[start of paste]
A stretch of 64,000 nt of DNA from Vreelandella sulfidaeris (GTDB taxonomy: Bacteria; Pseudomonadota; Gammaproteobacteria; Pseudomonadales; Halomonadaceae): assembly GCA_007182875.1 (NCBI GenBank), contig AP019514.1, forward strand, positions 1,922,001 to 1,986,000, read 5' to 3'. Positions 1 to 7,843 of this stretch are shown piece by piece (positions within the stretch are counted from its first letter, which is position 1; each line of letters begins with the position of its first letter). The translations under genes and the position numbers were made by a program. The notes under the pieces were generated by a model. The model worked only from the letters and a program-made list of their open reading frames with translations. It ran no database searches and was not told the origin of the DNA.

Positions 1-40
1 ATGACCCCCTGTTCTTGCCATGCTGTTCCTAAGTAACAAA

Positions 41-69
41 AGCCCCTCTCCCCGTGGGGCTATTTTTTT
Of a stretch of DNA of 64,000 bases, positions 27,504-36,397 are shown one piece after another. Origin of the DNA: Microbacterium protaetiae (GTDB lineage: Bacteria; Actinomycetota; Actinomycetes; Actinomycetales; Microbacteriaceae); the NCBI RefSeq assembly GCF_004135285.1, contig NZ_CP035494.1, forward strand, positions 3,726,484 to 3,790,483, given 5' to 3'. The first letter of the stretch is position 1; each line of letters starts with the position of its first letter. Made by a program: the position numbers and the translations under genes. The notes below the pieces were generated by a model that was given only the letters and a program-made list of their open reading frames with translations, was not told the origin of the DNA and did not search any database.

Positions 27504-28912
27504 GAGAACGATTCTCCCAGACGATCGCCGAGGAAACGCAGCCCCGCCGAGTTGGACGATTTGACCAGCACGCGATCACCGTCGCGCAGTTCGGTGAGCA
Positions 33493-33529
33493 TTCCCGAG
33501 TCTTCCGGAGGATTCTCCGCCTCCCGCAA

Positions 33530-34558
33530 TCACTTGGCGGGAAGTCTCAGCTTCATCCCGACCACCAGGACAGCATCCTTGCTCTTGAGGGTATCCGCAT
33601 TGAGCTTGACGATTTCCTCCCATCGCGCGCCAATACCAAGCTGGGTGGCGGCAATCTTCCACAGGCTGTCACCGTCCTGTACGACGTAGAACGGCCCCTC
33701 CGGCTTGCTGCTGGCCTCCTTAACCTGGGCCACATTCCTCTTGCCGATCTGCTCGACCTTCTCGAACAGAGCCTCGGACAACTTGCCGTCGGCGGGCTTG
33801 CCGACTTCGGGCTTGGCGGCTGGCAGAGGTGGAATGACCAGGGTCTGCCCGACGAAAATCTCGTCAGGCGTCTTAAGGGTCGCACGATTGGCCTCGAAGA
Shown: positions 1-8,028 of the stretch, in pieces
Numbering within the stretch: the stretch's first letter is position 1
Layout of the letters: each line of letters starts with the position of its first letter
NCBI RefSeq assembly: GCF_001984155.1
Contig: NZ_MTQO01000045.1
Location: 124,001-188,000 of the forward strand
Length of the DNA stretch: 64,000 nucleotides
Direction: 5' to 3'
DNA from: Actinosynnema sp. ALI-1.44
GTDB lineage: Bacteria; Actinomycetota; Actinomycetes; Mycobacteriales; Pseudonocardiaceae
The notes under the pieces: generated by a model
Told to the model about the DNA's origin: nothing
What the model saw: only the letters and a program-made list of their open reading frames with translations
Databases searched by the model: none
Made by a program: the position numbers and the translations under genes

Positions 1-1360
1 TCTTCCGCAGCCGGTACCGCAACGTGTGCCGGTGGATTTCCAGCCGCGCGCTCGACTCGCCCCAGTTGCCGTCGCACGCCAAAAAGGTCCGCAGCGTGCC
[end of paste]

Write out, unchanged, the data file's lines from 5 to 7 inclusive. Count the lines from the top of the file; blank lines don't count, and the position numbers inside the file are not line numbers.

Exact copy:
41 AGCCCCTCTCCCCGTGGGGCTATTTTTTT
Of a stretch of DNA of 64,000 bases, positions 27,504-36,397 are shown one piece after another. Origin of the DNA: Microbacterium protaetiae (GTDB lineage: Bacteria; Actinomycetota; Actinomycetes; Actinomycetales; Microbacteriaceae); the NCBI RefSeq assembly GCF_004135285.1, contig NZ_CP035494.1, forward strand, positions 3,726,484 to 3,790,483, given 5' to 3'. The first letter of the stretch is position 1; each line of letters starts with the position of its first letter. Made by a program: the position numbers and the translations under genes. The notes below the pieces were generated by a model that was given only the letters and a program-made list of their open reading frames with translations, was not told the origin of the DNA and did not search any database.

Positions 27504-28912